Physicians continue to push back against the transition, even at this late stage, particularly for outpatient functions, according to Kerry Martin, President and CEO, VitalWare.

“A major concern for provider organizations is physician buy-in of ICD-10,” Martin says. “Physicians don’t want to learn or have to memorize the new, much larger ICD-10 code set. Their days are already filled with administrative chores taking them away from time with their patients.

“Another concern we have heard time and again, when speaking with provider organizations as the implementation gets closer, surrounds clinical documentation in the ambulatory and ED settings,” he continues. “Currently, documentation queries don’t typically take place in the outpatient world. However, with the additional specificity in the new code set, provider organizations are looking for solutions to facilitate outpatient CDI.”

Despite any prior planning, Siva Tunga, Senior Director, Product Management, Edifecs, says he expects the transition to extend well into next year.

“Many health systems have created financial models based upon mapping to anticipate impacts in commercial and CMS Medicare through various testing initiatives in the past two to three years,” Tunga says. “Providers are actively working on ICD-10 documentation and training assessment impacts, which will be an ongoing learning curve for the next 12 to 18 months. However, based on what we are hearing from providers and a recent WEDI survey, ICD-10 readiness still underwhelms. With several starts and stops to ICD-10 projects, some provider organizations might not have started the impact assessments with anticipation of another ICD-10 delay.”

11th-hour scrambling

So what can healthcare organizations reasonably do at the last minute to smooth out the transitional bumps and grinds?

“Think about the work that you do, the codes you use most in ICD-9 and the types of diagnoses you treat now, and incorporate that into your documentation,” England advises. “Think about the search terms you use currently to treat patients, and don’t focus exclusively on the new code sets in ICD-10 that you need to remember. Make a mental or physical list of your most frequently used codes and of the main diagnoses you are treating patients for.

“Develop real-time education or real-time feedback between physician and coding or billing teams,” she continues. “Have coders and billers provide immediate feedback to physicians for when they get something right or when there is room for improvement in their documentation and ICD-10 code selection.”

England also recommends identifying and appointing a physician champion to act as a mentor or resource for other physicians in their group for support.

“Clinicians will benefit from technology tools that ease the transition to ICD-10 for them, in mitigating productivity loss, saving frustration, and facilitating proper reimbursement,” Martin says. “With the right technology, not only will clinicians be able to document for appropriate ‘family of code,’ they will be equipped to successfully navigate through the transition to ICD-10.”

Berman advises providers to curb their frustration by not overdoing the process.

“Practice what really drives your revenue,” he suggests. “The number of new codes can be overwhelming, but the vast majority of facilities only use a small percentage of these codes on a regular basis. Even the largest facilities most likely have a subset of codes that they can practice to perfect and ‘protect’ the majority of their revenue. It’s fun to talk about all the crazy codes, but in the end we will only use a portion. Practice that portion to perfection.”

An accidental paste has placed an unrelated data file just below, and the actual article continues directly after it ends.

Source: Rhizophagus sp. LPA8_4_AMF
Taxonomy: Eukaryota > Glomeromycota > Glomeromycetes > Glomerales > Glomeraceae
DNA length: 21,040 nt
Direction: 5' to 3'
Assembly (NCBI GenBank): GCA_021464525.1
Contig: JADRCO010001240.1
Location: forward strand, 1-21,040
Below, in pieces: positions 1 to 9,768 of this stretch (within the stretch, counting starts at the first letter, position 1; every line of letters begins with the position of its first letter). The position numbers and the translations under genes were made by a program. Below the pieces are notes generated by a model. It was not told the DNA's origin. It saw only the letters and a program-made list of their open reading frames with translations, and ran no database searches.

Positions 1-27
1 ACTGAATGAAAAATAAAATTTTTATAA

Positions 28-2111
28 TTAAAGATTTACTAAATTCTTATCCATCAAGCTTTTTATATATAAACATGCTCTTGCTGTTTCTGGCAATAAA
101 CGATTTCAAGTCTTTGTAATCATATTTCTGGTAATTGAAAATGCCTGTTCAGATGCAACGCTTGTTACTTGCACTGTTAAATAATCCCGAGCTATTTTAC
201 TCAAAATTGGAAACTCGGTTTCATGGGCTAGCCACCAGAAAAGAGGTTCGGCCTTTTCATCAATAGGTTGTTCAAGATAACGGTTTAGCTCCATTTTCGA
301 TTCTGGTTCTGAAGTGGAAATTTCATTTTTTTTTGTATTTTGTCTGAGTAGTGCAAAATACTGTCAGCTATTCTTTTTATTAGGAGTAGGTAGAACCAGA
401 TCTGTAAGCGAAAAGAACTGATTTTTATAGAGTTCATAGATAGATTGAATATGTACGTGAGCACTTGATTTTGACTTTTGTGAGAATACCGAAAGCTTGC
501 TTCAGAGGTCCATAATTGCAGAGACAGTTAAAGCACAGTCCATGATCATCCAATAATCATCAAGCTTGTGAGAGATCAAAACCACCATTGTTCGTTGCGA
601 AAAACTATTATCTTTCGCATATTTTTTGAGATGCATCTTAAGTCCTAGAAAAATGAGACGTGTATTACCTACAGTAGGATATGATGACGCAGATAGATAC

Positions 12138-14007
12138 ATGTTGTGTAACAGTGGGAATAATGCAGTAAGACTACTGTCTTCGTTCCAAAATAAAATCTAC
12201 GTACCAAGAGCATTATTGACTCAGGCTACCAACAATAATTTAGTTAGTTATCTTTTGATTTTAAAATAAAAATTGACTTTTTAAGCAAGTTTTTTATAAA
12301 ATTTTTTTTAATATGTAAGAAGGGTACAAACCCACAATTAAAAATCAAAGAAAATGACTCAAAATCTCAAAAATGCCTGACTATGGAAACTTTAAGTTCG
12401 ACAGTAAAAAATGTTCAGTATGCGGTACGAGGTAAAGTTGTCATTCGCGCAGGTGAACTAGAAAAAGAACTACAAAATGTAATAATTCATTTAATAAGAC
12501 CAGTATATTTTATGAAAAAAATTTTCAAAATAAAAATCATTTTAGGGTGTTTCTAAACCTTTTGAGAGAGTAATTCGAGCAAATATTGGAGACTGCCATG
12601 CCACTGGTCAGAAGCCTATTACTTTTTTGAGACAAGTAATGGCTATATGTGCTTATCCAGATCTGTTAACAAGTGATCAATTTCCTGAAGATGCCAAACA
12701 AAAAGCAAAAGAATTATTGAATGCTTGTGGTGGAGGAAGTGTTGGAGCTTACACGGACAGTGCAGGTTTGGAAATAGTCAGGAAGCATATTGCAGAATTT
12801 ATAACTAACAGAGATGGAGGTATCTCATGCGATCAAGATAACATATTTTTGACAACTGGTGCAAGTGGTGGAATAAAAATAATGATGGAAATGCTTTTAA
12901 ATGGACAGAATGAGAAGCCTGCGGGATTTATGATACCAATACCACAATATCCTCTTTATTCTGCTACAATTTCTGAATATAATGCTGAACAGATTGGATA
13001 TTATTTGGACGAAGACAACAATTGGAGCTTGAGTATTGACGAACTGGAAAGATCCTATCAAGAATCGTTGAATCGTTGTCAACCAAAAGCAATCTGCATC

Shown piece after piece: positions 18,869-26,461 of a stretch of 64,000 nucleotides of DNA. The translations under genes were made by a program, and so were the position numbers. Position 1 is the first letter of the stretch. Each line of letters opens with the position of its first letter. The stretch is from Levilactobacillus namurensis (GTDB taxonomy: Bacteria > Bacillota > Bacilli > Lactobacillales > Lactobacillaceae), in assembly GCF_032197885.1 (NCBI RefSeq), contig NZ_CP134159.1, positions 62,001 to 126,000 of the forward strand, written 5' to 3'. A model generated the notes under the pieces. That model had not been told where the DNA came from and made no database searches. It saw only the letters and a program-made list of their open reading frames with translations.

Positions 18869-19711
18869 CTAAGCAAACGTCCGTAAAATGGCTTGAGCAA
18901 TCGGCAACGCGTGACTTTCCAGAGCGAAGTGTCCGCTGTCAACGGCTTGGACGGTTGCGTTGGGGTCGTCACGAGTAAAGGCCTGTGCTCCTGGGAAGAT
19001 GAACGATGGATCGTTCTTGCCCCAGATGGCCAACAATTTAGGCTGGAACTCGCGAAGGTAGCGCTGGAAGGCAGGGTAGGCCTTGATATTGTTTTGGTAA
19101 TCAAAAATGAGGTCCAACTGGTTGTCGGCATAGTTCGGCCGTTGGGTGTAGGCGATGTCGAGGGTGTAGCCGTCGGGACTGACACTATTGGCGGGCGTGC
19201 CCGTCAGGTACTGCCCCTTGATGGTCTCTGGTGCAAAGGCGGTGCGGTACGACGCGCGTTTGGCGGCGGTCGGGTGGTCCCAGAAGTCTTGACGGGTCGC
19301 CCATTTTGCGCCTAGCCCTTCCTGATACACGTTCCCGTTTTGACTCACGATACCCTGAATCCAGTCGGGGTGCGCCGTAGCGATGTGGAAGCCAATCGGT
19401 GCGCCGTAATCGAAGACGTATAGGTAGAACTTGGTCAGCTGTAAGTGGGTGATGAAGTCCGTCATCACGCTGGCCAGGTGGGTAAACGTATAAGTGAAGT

Ewing encourages clinicians and coders to familiarize themselves with the ICD-10 code format, especially if they’re relying on ICD-10 coding books or digital look-up tools. They should rely on mapping tools from ICD-9 too. “Run reports to identify which ICD-9 codes you use most frequently, and the three-digit category in ICD-9,” she advises. “Identify and mark or bookmark the associated ICD-10 ‘family’ in the code book or e-book you use.”

At the core, providers must create a baseline understanding of the risks and impacts of the transition, according to Tunga.

“Providers should identify areas of risk with the primary focus on ICD-10 coding accuracy, both positive and negative,” he says. “If the shift is too dramatic in a positive direction you could be at risk of audit, contract renegotiation, or having claims pended for an extended period of time. If the shift is too far in the negative direction, the risk for monetary loss is significant. With a target of financial neutrality, these changes are risks that should be on your radar.”

Providers also must accurately predict the potential areas where changes will emerge and work with payers and other trading partners making the transition, Tunga notes.

“By setting up an ongoing ICD-10 transition-monitoring system that will detect early changes, organizations will be well poised to take corrective actions that can minimize the financial impact,” he says. “The ICD-10 transition impacts payers, providers, and other trading partners in the healthcare ecosystem, and a successful transition requires collaboration between these groups to fully understand what is changing and how to best prepare. The use of data, coding, and financial conversations based on facts will help focus attention on changes that need to be addressed. Through these conversations, relationships between providers, payers, and other trading partners can be strengthened while simultaneously addressing important business issues.”

Bowman wonders whether providers are making too much about the progression that may be needlessly complicating current operations.

“I wouldn’t recommend doing anything differently than what providers would have done before CMS came out with the new guidance,” she says. “Assess clinical documentation, develop improvement strategies where necessary, and assign the best code based on the documentation.”